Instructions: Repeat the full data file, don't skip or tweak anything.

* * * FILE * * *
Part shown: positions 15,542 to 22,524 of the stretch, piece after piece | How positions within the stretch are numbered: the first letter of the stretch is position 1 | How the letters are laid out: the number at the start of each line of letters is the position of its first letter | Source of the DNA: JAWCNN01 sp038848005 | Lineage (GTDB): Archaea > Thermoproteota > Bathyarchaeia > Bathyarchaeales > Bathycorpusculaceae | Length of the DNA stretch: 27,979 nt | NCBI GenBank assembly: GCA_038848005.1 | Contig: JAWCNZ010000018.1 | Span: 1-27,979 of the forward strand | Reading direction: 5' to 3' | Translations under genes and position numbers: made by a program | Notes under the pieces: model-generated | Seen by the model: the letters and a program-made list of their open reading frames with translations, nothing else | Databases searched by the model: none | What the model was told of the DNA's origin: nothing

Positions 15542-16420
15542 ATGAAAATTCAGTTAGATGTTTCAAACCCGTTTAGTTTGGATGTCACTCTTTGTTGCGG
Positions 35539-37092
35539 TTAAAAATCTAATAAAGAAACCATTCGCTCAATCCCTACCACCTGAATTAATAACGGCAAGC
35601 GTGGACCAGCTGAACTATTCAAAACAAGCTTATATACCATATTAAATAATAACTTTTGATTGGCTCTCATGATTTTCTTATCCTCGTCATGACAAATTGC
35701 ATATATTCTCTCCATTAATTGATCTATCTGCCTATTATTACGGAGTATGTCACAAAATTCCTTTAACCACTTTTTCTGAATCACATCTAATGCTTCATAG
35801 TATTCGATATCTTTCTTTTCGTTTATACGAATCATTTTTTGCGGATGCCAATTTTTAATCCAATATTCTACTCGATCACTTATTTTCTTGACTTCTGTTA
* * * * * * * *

Part shown: positions 15,542 to 22,524 of the stretch, piece after piece | How positions within the stretch are numbered: the first letter of the stretch is position 1 | How the letters are laid out: the number at the start of each line of letters is the position of its first letter | Source of the DNA: JAWCNN01 sp038848005 | Lineage (GTDB): Archaea > Thermoproteota > Bathyarchaeia > Bathyarchaeales > Bathycorpusculaceae | Length of the DNA stretch: 27,979 nt | NCBI GenBank assembly: GCA_038848005.1 | Contig: JAWCNZ010000018.1 | Span: 1-27,979 of the forward strand | Reading direction: 5' to 3' | Translations under genes and position numbers: made by a program | Notes under the pieces: model-generated | Seen by the model: the letters and a program-made list of their open reading frames with translations, nothing else | Databases searched by the model: none | What the model was told of the DNA's origin: nothing

Positions 15542-16420
15542 ATGAAAATTCAGTTAGATGTTTCAAACCCGTTTAGTTTGGATGTCACTCTTTGTTGCGG
Positions 35539-37092
35539 TTAAAAATCTAATAAAGAAACCATTCGCTCAATCCCTACCACCTGAATTAATAACGGCAAGC
35601 GTGGACCAGCTGAACTATTCAAAACAAGCTTATATACCATATTAAATAATAACTTTTGATTGGCTCTCATGATTTTCTTATCCTCGTCATGACAAATTGC
35701 ATATATTCTCTCCATTAATTGATCTATCTGCCTATTATTACGGAGTATGTCACAAAATTCCTTTAACCACTTTTTCTGAATCACATCTAATGCTTCATAG
35801 TATTCGATATCTTTCTTTTCGTTTATACGAATCATTTTTTGCGGATGCCAATTTTTAATCCAATATTCTACTCGATCACTTATTTTCTTGACTTCTGTTA